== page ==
Don’t go to sleep one night, wrote Rumi, the thirteenth-century Persian poet. What you most want will come to you theb,
Warmed by a sun inside you’ll see the wonders.


Don’t tell people how to do things, tell them what to do and let them surprise you with their results.


One ounce sliced off a pair of shoes, he said, is equivalent to 55 pounds over one mil. He wasn’t kidding. His math was solid. You take an average man’s stride of six feet, spread it out over a mile (5,280 feet), you get 880 steps. Remove one ounce from each step—that’s 55 pounds on the button.
Lightness, Bowerman believed, directly translated to less burden, which meant more energy, which meant more speed. And speed equaled winning. Bowerman didn’t like to lose. (I got it from him.) This lightness was his constant goal.


My father, the son of a butcher, was always chasing respectability, whereas Bowerman, whose father had been governor of Oregon, didn’t give a darn for respectability.


He detested being called Coach. Given his background, his makeup, he naturally thought of track as a means to an end. He called himself a “Professor of Competitive Responses,” and his job, as he saw it, and often described it, was to get you ready for the struggles and competitions that lay ahead, far beyond Oregon.


Maybe it was growing up among the Candy Bar People, and all their mogul friends—she had the kind of self-confidence you run across once or twice in a lifetime.


“It’s like (Hermann) Hesse says, happiness is a how, not a _what_”


At the time I was reading everything I could get my hands on about generals, samurai, shoguns, along with biographies of my three main heroes—Churchill, Kennedy, and Tolstoy. I had no love of violence, but I was fascinated by leadership, or lack thereof under extreme conditions. War is the most extreme of conditions.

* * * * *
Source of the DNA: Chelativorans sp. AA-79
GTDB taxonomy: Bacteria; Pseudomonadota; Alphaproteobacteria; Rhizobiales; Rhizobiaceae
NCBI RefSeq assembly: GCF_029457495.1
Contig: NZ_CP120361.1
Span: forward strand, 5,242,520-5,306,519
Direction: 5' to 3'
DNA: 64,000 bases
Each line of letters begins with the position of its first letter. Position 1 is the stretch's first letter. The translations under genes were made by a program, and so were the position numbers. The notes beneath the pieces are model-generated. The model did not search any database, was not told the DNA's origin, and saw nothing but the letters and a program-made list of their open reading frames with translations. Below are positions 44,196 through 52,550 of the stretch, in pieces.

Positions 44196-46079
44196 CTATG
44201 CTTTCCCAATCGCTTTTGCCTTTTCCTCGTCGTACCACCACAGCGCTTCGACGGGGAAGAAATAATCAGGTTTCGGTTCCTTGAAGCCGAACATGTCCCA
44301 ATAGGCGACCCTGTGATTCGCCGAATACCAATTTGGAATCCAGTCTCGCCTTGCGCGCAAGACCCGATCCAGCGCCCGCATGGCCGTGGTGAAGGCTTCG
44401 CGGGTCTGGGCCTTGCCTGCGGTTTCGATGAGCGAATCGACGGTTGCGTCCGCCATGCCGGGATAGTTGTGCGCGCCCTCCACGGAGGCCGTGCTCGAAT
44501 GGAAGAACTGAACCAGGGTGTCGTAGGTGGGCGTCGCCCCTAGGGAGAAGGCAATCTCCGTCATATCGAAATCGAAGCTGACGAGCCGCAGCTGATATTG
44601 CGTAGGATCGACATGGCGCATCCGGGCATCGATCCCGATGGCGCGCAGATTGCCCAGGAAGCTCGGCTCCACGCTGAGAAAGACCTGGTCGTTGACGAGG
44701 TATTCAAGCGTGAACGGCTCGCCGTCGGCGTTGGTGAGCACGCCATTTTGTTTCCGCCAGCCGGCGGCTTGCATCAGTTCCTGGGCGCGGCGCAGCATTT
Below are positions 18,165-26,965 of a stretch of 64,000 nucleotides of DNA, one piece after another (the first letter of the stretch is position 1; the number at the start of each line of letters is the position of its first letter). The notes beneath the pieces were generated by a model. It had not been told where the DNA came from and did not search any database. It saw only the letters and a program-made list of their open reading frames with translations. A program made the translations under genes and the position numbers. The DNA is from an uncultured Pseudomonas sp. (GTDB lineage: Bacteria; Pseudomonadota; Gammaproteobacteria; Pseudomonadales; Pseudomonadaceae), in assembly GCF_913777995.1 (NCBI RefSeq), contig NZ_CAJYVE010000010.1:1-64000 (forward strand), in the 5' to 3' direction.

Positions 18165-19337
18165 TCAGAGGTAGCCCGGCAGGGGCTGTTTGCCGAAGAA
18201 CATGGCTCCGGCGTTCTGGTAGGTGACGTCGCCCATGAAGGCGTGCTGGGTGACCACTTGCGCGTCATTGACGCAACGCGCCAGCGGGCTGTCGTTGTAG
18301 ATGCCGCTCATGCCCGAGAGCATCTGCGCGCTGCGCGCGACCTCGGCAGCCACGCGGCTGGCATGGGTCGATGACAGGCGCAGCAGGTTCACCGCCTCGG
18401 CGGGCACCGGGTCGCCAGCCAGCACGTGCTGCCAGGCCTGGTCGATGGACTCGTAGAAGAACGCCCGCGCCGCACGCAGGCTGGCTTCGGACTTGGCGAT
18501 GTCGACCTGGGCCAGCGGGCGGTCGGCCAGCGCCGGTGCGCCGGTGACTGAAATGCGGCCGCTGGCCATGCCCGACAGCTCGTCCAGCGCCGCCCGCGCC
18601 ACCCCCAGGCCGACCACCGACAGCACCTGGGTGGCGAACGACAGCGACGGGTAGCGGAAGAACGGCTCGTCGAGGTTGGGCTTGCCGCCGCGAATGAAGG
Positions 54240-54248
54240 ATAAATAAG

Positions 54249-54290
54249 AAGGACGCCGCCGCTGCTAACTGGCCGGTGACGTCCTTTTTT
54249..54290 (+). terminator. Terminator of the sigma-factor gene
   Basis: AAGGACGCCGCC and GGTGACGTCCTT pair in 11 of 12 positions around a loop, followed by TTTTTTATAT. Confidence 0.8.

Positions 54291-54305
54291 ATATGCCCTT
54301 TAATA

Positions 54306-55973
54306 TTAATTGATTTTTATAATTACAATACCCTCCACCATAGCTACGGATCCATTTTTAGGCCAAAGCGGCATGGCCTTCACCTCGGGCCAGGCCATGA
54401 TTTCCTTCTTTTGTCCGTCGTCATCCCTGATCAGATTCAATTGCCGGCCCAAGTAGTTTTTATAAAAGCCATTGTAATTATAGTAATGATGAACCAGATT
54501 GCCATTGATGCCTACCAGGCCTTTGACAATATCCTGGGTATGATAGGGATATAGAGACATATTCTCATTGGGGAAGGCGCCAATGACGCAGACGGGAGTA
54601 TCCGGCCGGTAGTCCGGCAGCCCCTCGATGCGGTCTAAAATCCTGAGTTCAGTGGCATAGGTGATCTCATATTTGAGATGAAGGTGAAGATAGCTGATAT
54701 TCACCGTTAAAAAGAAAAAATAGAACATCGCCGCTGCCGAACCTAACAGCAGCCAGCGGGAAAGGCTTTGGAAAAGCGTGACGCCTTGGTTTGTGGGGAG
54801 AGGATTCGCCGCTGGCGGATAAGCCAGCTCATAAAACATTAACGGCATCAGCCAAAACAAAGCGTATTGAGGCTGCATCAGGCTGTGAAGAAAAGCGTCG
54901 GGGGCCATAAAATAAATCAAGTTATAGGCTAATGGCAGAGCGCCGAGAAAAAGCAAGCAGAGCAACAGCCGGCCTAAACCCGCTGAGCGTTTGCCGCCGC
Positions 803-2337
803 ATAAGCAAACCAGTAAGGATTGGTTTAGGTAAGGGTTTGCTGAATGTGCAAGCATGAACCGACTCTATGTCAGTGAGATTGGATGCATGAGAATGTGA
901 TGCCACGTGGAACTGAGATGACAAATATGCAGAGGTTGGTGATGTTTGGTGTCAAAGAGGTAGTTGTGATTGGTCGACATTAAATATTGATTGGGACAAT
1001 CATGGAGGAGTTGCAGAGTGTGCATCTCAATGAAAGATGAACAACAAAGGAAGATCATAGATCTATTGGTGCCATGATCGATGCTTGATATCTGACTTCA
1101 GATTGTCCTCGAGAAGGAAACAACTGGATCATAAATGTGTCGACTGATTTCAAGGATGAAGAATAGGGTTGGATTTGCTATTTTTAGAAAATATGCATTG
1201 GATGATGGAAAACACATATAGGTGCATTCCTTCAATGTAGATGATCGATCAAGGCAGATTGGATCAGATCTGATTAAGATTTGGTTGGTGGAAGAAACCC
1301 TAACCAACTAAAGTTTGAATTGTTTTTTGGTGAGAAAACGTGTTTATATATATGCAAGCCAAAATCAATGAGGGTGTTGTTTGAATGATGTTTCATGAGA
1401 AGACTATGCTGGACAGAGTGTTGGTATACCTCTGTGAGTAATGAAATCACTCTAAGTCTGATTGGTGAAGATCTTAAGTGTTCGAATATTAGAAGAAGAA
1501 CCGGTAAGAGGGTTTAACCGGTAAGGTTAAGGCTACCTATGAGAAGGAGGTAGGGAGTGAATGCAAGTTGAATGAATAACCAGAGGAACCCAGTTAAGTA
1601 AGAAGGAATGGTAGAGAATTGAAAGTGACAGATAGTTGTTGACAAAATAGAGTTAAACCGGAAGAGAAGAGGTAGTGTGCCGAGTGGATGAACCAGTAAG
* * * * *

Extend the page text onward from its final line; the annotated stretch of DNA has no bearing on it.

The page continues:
Throughout history men have looked to the warrior for a model of Hemingway’s cardinal virtue, pressurized grace.


…she didn’t know that the basic rule of negotiation is to know what you want, what you need to walk away with in order to be whole.


“The cowards never started and the weak died along the way—that leaves us.”


“No brilliant idea was every born in a conference room,” he assured the Dane. “But a lot of silly ideas have died there,” said Stahr.
— F.Scott Fitzgerald, The Last Tycoon


So Werschkul spent months writing a breakdown—and in the process suffered a breakdown. What was supposed to be a summary, a brief, had ballooned into an exhaustive history, The Decline and Fall of the Nike Empire, which ran to hundreds of pages. It was longer than Proust, longer than Tolstoy, and not a fraction as readable. It even had a title. Without a shred of irony Werschkul called it: Werschkul on American Selling Price, Volume 1.
When you thought about it, when you really thought about it, what really scared you was that Volume 1.


We were big, there was no denying it. To make sure we weren’t too big for our britches, as Mom Hatfield would have said, we moved the way we’d always moved. All three hundred employees came in on the weekend and packed up their belongings into their own cars. We provided pizza and beer, and some of the warehouse guys loaded the heavier stuff into vans, and then we all slowly caravanned down the road.


In our first meetings on the subject of China we’d always say: One billion people. Two. Billion. Feet.


“When goods don’t pass international borders, soldiers will.”
Though I’ve been known to call business war without bullets, it’s actually a wonderful bulwark against war. Trade is the path of coexistence, cooperation.


Johnson lives slap in the middle of a Robert Frost poem, somewhere in the wilderness of New Hampshire. He’s converted an old barn into a five-story mansion, which he calls his Fortress of Solitude. Twice divorced, he’s filled the place to rafters with dozens of reading chairs, and thousands and thousands of books, and he keeps track of them all with an extensive card catalog.

Scampering and prancing around Johnson’s spread are countless wild turkeys and chipmunks, most of whom he’s named. He knows them all so well, so intimately, he can tell you when one is late in hibernating. Beyond, in the distance, nestled in a field of tall grass and swaying maples, Johnson has built a second barn, which he’s painted and laquered and furnished and filled with overflow from his personal library, plus pallets of used books he buys at library sales. He calls this book utopia “Horders,” and he keeps it lighted, open, free, twenty-four hours a day, for any and all who need a place to read and think.

That’s Full-time Employee Number One.